Today, we live in the world of Google Earth and other services that offer a bird’s eye view of even the most remote corner of the world. Unfortunately, staring at a computer screen is a poor substitute for breathing the air and feeling the ground under your feet. But with historical fiction, rather than offer inspiration, such a trip may just leave you saddened at how completely the world you love has disappeared. So, the answer to the question is really, “sometimes, it is necessary; sometimes it’s not.” The key, I think, is in recognizing the difference.

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8 Responses

  1. Great post, Tony. I too love old maps and old photographs. For writing my train mystery, I studied the old timetables and dining car menus.

    • Those kinds of details are great, Janet. When I did the first Shakespeare mystery, I leaned heavily on John Dover Wilson’s Life in Shakespeare’s England. It has so many great period documents and descriptions. I lost my copy years ago, but I saw just recently that it’s been reprinted.

  2. I love anything to do with Shakespeare, Tony, and would risk my (slim) bank account to do first hand research. But as you suggest, where are the snows of yesteryear? On the other hand, when I was researching the late 18th-century Mary Wollstonecraft, I happened upon venues/clues of my sleuth that I hadn’t seen mentioned in all her six biographies. So my advice: if you can, go to the source!

    • Nancy, I had been to Stratford back in 1996, and actually stayed at the White Swan. But it was a hurried trip, and I wasn’t then working on a related novel. I went back in 2008 while I was living over there, and then again this past May when I was in England for CrimeFest. Those were much more valuable trips. It helps so much to actually know how long it takes to get from point A to point B. And to touring the sites when you know what you’re looking for.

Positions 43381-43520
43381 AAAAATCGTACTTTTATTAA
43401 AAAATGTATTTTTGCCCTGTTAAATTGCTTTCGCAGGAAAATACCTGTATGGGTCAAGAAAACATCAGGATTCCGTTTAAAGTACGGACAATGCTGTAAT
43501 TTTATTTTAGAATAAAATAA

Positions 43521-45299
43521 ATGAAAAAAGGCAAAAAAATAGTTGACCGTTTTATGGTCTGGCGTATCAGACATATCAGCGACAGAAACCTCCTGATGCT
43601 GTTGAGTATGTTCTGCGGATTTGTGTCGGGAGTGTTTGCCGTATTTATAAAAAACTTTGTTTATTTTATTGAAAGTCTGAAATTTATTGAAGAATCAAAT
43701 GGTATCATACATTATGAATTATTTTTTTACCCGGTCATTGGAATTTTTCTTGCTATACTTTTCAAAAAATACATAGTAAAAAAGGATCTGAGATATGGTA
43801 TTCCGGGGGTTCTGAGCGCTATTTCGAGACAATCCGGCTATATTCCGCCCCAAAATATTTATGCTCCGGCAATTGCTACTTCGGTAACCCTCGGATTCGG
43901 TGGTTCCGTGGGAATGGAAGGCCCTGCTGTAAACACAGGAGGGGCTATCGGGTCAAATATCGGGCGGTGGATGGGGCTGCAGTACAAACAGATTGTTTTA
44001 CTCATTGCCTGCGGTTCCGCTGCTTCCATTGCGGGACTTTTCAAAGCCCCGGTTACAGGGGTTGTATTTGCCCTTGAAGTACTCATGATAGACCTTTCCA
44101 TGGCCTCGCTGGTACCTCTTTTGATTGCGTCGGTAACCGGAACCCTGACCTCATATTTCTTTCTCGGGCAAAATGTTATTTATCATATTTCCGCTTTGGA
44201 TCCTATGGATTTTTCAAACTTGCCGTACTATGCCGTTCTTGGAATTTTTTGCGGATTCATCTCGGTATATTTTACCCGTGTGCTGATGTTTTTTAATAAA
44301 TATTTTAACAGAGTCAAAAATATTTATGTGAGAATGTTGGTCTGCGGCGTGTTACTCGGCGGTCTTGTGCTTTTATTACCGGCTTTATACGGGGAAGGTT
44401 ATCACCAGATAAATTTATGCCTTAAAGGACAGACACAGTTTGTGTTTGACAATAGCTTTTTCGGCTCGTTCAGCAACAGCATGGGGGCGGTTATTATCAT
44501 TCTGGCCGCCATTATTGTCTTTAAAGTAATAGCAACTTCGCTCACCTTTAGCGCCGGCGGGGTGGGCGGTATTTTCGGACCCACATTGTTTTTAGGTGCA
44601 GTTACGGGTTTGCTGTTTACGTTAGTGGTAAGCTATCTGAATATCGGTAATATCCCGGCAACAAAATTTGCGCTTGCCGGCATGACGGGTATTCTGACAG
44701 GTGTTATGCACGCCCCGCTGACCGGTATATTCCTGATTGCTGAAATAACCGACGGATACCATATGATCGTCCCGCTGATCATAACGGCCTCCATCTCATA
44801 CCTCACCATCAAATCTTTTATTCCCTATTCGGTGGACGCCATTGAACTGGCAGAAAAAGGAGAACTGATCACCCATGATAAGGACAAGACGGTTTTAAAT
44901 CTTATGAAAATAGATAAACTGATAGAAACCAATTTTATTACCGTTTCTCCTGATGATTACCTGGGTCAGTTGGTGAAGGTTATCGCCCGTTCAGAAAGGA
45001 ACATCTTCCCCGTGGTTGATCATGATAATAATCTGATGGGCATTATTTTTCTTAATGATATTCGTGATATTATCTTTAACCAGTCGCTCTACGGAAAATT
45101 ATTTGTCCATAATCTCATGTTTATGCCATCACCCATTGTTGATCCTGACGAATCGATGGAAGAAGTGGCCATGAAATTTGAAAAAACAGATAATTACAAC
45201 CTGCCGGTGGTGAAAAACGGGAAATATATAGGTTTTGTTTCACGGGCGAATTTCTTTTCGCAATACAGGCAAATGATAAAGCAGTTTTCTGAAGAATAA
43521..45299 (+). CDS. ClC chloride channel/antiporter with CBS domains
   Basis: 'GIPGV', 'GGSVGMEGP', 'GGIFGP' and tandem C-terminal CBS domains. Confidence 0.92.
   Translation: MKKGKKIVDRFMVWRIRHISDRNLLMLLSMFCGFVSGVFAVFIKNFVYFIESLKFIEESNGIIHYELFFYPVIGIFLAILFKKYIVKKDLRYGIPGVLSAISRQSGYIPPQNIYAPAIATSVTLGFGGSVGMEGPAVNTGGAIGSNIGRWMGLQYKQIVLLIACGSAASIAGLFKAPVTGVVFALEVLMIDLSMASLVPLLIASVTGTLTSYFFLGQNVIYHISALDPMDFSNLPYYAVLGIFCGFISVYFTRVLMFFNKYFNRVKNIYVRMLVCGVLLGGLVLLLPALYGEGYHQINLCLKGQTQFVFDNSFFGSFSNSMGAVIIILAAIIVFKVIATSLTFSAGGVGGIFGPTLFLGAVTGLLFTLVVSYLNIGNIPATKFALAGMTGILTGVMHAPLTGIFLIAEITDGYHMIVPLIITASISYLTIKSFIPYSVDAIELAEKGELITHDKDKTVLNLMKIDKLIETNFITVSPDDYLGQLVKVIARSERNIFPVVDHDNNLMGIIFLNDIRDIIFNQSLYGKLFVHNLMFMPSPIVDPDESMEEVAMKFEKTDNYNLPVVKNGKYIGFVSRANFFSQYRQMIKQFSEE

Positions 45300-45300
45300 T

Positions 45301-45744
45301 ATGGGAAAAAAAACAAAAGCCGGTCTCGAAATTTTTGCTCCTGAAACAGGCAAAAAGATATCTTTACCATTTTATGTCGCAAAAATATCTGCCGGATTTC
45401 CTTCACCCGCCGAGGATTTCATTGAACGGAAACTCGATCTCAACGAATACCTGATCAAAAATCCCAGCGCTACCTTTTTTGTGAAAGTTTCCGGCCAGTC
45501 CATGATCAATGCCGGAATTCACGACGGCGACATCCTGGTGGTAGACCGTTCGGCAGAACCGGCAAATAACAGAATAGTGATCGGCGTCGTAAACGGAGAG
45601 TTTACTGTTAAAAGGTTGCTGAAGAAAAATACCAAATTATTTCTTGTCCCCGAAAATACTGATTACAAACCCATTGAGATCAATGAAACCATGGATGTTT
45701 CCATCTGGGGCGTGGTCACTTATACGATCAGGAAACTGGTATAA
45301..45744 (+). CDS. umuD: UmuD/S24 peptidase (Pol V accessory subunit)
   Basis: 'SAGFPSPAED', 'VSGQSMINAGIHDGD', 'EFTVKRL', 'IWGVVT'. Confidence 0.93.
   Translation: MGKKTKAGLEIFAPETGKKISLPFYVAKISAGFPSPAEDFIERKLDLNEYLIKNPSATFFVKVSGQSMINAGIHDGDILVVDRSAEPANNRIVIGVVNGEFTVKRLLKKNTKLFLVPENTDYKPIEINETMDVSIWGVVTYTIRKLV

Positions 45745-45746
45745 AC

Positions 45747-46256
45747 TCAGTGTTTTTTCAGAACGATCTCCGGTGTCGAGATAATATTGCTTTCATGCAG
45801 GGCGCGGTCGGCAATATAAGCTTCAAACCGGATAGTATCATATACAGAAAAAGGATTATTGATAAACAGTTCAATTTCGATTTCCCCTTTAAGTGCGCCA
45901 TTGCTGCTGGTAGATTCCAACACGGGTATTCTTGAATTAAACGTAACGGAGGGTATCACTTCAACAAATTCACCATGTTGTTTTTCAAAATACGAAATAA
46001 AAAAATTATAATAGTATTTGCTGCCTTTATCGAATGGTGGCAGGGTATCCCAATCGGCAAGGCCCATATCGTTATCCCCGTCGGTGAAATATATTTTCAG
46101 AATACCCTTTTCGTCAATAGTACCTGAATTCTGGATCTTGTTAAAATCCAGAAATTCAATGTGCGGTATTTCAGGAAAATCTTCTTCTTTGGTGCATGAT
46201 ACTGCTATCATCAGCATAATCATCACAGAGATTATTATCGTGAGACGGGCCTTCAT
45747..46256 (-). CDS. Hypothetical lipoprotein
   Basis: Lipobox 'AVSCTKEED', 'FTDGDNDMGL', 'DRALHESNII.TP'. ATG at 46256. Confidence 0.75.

3. Great post, and all very true. Bits and pieces of sixteenth century London still exist, but are rare, but in rural areas there are treasures. The manor houses at Cothele and Speke are wonderful, and gave me a much better sense of what Lady Appleton’s home at Leigh Abbey might have been like for my Face Down series.

    • You’re absolutely right about that, Kathy. The thing is though, as you know, you have to look for them. Although sometimes you can stumble into something. When I was living outside of Glastonbury in 2008, I would often take the bus over to Castle Cary and wander around town. Once, I was in a back street and there was an intact, 18th century gaol, just standing there.

  4. I thought the restored “Shakespeare’s Globe” (or Sam Wanamaker’s, more accurately I suppose) gave a real feeling of being transported back 400 years. The space feels so different to what we’re used to when going to the theater.But I saw it only on a tour, i.e. I didn’t see a play there, and I’m not an expert.

    • Meredith, one of the things that I always found interesting about the new Globe is that when they were preparing to build, they intended to use only materials and tools available in Shakespeare’s day. As it happened, there were only two companies who did that kind of work, if memory serves me. The one that was selected turned out to have strong family ties to the same Burbages who built the original.